Click here and type in "Jackie Kennedy" and hear a video podcast of how she went about entertaining at the White House and hosting dinners. Type in "John F. Kennedy Jr." and see some strikingly candid photographs of the family. Just searching for "video" brings you a collection of videos, including Kennedy's 1963 televised speech to the nation about the Nuclear Ban Test Treaty. In this age of YouTube, and incredibly vivid graphics, the uncluttered black and white images are refreshing in their simplicity. No ticker running along the bottom. No distractions on the screen. The lack of color in fact brings more power to the words.
The occasion, of course, for all this is the 50th anniversary of the 35th president's inauguration. Today in Washington, Caroline Kennedy, president of the John F. Kennedy Library Foundation, will officially announce the archive's unveiling. As the Globe's Joe Kahn first wrote back in November (that front page story is here), creating a digital archive of JFK's presidency was no small task. And it marks an important step for all presidential libraries.
Here is how Kahn described it:
“Access to a Legacy,” as the project is called, marks the first time a presidential library established in the paper age has fully committed itself to the digital era. The amount of material to be posted online in January is huge — 200,000 pages of text, 1,500 photos, 1,250 files of audio recordings and moving images, and 340 phone conversations totaling 17 1/2 hours — but represents just a small portion of the collection.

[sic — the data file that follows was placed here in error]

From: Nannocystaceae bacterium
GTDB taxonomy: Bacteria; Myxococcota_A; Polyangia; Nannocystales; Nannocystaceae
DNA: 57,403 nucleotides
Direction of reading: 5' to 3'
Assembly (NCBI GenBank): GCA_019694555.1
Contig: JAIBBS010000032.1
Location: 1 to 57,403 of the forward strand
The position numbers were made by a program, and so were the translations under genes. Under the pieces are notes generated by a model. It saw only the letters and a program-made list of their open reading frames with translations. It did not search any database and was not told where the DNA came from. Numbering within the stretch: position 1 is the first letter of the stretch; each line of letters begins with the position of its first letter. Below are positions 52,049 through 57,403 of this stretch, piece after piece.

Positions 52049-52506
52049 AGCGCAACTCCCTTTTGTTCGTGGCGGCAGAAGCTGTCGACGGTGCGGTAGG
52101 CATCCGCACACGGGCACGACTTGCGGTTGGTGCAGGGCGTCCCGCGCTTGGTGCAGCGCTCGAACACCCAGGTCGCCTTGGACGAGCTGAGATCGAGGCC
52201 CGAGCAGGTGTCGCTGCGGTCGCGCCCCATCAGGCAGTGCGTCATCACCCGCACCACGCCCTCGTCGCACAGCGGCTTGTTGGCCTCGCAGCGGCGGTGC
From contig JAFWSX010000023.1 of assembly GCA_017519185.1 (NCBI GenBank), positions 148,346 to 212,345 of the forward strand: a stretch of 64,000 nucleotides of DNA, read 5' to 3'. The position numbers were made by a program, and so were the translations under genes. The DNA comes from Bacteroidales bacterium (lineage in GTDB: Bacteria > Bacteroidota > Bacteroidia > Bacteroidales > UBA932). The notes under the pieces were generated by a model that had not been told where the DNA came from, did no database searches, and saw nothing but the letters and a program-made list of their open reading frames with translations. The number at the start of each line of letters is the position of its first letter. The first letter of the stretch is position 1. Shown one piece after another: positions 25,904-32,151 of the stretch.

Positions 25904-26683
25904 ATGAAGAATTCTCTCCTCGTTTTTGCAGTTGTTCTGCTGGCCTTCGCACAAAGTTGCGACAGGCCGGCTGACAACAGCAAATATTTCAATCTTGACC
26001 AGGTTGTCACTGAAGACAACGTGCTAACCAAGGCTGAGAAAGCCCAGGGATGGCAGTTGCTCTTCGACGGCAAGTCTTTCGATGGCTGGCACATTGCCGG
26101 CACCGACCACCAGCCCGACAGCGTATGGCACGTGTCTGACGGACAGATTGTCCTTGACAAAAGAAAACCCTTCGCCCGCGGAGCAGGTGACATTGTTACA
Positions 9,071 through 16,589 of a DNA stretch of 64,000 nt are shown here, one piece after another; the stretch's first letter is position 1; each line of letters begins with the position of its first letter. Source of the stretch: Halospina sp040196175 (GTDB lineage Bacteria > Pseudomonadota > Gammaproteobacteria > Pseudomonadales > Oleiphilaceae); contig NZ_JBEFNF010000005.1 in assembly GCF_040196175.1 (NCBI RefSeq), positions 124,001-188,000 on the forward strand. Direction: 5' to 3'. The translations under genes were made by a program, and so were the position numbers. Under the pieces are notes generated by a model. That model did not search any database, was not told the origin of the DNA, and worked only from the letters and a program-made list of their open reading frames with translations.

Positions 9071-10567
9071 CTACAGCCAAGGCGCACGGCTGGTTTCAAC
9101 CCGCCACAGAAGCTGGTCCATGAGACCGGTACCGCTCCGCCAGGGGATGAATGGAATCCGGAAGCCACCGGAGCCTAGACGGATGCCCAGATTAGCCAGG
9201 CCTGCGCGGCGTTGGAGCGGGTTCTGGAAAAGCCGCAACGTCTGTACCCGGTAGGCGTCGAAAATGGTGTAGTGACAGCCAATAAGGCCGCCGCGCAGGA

Among the documents likely to draw intense interest is a draft, in JFK’s handwriting, of his inaugural address (“Ask not what your country can do for you ... ”). There are also notes, tapes, and maps made during the 1962 Cuban Missile Crisis, and Oval Office phone conversations between Kennedy and other important historical figures, from foreign heads of state and former US presidents to key political allies and aides. Users will be able to print and copy material directly off the website, so they could download a personal note to JFK and make a copy for themselves.
The 50th anniversary celebration includes a number of roll-outs and events.
On Friday, Comcast will offer its customers “JFK 50 Years,” a Video on Demand channel of archival footage of speeches, debates, commercials, and other pieces.
And beginning Saturday, visitors to the museum can step up to a podium set amid the January 20, 1961 inaugural scene and deliver some of Kennedy's most stirring passages from his address. Bonus points if you can nail his accent perfectly.